The Sybarite is a 16 inch resin artist-doll created by London artists Desmond Lingard and Charles Fegen in 2005. Sybarite dolls are fully articulated mannequin-like dolls and have appeared in several fashion trades (French Revue des Modes, Style.com, Women's Wear Daily). Haute Doll features Sybarites on the Covers of their magazines.
The designers work under the "Superdoll" moniker and produce the dolls for a collector market. Previous to artist dolls, Fegen worked in the fashion industry as a clothing designer.
The dolls have 17 points of articulation, and have strung bodies similar to the Super Dollfie dolls from Japan. The Sybarite doll was introduced shortly after Asian ball-jointed dolls were gaining popularity, but differ in that they are high fashion mannequins versus the Asian ball-jointed dolls' anime inspired childlike quality.
In 2007, a Sybarite doll appeared in the audience at a Dior Couture fashion show. A seat had been reserved for the doll to sit in. Lingard and Fegen are known for their lavish publicity stunts. The dolls were also exhibited at Jeffrey New York in an "all white collection", including a "razor blade dress", suggesting a very controversial cocaine theme.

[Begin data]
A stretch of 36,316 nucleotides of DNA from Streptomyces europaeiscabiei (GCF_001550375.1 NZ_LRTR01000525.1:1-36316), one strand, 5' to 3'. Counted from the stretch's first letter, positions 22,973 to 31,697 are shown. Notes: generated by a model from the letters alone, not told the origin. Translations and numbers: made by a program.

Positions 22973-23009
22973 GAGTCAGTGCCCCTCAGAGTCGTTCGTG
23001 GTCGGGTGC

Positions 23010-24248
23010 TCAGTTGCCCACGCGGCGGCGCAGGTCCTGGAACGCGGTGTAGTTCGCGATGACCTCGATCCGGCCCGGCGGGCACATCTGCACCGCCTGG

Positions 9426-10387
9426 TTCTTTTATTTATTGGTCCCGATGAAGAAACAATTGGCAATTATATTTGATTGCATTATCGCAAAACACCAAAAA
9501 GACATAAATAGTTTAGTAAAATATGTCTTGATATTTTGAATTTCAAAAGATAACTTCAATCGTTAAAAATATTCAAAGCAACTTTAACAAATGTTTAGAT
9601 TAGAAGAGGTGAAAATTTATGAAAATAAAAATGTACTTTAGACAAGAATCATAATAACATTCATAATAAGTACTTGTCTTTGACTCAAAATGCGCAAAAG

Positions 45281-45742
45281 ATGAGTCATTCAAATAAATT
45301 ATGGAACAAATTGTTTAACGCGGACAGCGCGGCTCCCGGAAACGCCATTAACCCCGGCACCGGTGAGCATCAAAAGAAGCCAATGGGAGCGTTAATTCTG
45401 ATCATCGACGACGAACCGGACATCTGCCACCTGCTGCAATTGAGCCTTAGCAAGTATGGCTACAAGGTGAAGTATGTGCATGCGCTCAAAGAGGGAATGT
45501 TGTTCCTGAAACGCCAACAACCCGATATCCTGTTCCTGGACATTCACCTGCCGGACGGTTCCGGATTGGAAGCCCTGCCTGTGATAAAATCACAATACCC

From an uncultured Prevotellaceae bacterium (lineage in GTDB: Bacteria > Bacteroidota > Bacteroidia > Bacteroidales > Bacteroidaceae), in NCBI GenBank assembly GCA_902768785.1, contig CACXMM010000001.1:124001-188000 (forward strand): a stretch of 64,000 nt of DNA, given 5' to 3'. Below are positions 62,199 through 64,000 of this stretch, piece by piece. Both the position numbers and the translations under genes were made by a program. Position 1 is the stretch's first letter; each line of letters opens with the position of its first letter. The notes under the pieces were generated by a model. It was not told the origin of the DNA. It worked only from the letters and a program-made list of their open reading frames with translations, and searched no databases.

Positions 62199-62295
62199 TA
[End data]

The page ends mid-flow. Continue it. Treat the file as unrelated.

In March 2008, the BBC aired a segment on Fegen and Lingard claiming the duo's handmade creations are treated with "the reverence normally reserved for catwalk fashion". BBC's David Harper accompanied Fegen and Lingard to Paris where the 2008 Collection, entitled "War+Peace", was shown at a private 16th century residence. Fegen explained some of the ideas behind his collections such as red and white polka dot shoes representing "magic mushrooms for breakfast", and showed costumes featuring tiny bullets which were actually miniature lipsticks. At the end of the BBC segment, David Harper stated that one of a kind handmade studio Sybarites have been purchased for up to $20,000 to $40,000 USD. Collectors were interviewed but would not discuss pricing with the BBC. At the Paris showing, the purchase of a two doll set required a signed contract stipulating owners could not discuss pricing or sell their dolls for 3 years.